Six graduate from SC Post Senior Program

By Melissa Flores – Staff Writer
Gilroy
– Six graduates of the South County Post Senior Program gathered
with friends and family at Jardine’s restaurant in San Juan
Bautista to celebrate the accomplishments of a small group of
students who have overcome major obstacles.
By Melissa Flores – Staff Writer

Gilroy – Six graduates of the South County Post Senior Program gathered with friends and family at Jardine’s restaurant in San Juan Bautista to celebrate the accomplishments of a small group of students who have overcome major obstacles.

The graduates included: Rebeca Arias, Dale Holley, Brenda Machuca, Cipriano Ponce, Jesus Serrato and Arthur Vasquez.

Each student has been involved with SCPS for two to four years. The program works with mentally disabled students 18 to 21 and teaches life skills such as maintaining a bank account, preparing food and even how to ask someone out on a date.

After dinner, teacher Steve Fortino invited each student up on stage and interviewed them about their favorite parts of the past year. The evening turned into a roast of the students as funny events were recalled.

Just hours before the Thursday evening ceremony, Cipriano Ponce, 22, said he wasn’t sure what he would say when his chance to get up on stage came.

“I don’t know. Sometimes you get nervous,” he said.

Fortino guided Ponce at the beginning of his turn on stage and soon the student was recalling his best times in the program and bantering with his teacher. Ponce’s family and his girlfriend, Selina Corona, a 2004 graduate of SCPS, laughed along.

“Actually, he started ripping on me and teasing me,” Fortino said with a laugh.

Ponce had mixed feelings about moving on from the program.

“I’m gonna miss them all,” Ponce said. He will miss eating out with classmates and teachers. And even meal times taught him lessons.

“Steve taught me how to be polite,” Ponce said.

In his three years in the program, Ponce received job training, learned how to bowl and even met his girlfriend Selina. His most enjoyable job was at the Second Chance Ranch in Morgan Hill, where he worked until the ranch was sold in 2004. He enjoyed riding around in a golf cart at the ranch and working with the horses.

“It was my favorite work site because I used to call Steve and stay over there after school,” Ponce said. “I helped them at night to feed horses.”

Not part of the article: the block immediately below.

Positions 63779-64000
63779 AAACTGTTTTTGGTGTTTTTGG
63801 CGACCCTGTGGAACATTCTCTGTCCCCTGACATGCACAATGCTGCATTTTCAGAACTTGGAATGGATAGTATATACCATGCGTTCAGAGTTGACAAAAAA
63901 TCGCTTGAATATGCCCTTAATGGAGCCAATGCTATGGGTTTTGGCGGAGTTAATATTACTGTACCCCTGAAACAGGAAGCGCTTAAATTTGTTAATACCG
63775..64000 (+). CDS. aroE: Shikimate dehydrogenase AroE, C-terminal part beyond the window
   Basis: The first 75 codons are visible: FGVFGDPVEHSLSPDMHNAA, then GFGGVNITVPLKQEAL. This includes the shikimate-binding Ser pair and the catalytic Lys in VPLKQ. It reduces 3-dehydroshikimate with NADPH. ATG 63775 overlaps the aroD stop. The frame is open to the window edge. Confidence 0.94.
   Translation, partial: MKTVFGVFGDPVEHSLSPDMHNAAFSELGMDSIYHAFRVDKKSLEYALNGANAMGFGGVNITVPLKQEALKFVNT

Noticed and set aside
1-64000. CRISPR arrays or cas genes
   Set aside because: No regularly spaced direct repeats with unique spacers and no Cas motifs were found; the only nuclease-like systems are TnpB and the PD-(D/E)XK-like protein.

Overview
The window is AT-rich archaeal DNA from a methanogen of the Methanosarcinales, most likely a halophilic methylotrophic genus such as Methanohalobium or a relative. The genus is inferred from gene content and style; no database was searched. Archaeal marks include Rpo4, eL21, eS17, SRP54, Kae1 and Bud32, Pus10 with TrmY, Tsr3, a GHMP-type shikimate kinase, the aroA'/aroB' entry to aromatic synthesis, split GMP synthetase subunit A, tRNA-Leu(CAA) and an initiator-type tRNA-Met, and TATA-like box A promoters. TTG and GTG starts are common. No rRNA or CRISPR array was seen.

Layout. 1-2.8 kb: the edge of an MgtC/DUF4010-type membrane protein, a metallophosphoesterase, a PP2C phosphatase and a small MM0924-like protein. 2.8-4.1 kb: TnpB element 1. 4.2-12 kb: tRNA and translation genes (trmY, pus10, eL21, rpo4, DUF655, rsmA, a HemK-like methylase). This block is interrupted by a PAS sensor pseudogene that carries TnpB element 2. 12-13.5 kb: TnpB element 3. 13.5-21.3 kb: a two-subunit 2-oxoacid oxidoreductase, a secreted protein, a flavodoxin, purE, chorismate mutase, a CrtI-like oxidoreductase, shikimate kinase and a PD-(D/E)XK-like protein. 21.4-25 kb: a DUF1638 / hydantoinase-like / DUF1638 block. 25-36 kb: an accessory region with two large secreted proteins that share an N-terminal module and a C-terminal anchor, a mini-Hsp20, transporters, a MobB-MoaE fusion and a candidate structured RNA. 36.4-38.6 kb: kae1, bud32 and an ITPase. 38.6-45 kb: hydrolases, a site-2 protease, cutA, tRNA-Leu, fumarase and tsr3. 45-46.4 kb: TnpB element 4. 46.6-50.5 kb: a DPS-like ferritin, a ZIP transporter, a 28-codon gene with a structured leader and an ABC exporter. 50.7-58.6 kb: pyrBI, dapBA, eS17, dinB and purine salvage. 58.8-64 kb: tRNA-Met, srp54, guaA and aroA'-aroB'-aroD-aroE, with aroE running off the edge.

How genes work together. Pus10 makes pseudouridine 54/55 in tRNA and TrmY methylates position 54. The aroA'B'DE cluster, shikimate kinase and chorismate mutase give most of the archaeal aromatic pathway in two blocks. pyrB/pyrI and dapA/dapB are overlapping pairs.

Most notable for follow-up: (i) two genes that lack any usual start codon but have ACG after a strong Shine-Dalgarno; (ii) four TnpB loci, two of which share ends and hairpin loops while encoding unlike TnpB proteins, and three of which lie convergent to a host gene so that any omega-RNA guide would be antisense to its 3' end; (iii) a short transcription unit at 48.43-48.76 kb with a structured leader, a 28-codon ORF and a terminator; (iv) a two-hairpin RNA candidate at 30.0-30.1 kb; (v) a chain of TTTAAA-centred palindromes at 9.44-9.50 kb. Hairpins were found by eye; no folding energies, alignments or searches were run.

During his years at SCPS, Ponce had a chance to try out sports from bowling to golf to archery. He said archery is his favorite.

Though he will miss school, he is excited about looking for a job.

“Maybe I will try to work with my dad at his company,” Ponce said. “He’s a truck driver. Maybe I can get the job washing the trucks.”

He added with a laugh, “I could even wash the boss’ truck.”

Another memorable graduate speech came from Dale Holley who used his friendly personality to talk a local florist into giving him a free corsage for his prom date. Fortino made Holley, who has a job at a local grocery store, pay for the $25 corsage and apologize. In his apology, Holley said he knew better than to take something he hadn’t paid for and he was raised better than that.

The same personality that helped Holley talk his way into free flowers, also has helped him get a job. Holley has been working at the Grocery Outlet in Gilroy through SCPS and the store owner has offered him a permanent position.

“I can’t say enough about Dale,” store owner Greg Balch said. “He has a lot of motivation. He’s always coming to work in twice a good mood as anyone else.”

Holley is the first student the store has hired after graduation and he will continue to work bagging groceries, collecting carts and straightening the store.

The South County Post Senior program started in 1999 and is run by the Santa Clara County Office of Education. It was one of the first programs of its kind in California, according to Fortino, who has worked with it since it started.

Fortino said the program is a blessing to many of the students who have struggled with the academic tasks required in other school programs.

“At the age they are at, I try to bring them as far as possible to give them an opportunity to achieve as much as they can as they move forward,” Fortino said.

“This program goes from the kind of stuff they don’t do so well like book reading, to the stuff they enjoy,” Fortino said.

The graduation is a chance for Fortino to see how far his students have come through the year.

“This is so different than your typical graduation,” Fortino said. “It’s so relaxed and it’s a lot of fun with all the family members.”

Melissa Flores is an intern, who recently graduated from the University of Southern California, in Los Angeles. Reach her at 842-6400, ext. 207 or [email protected]

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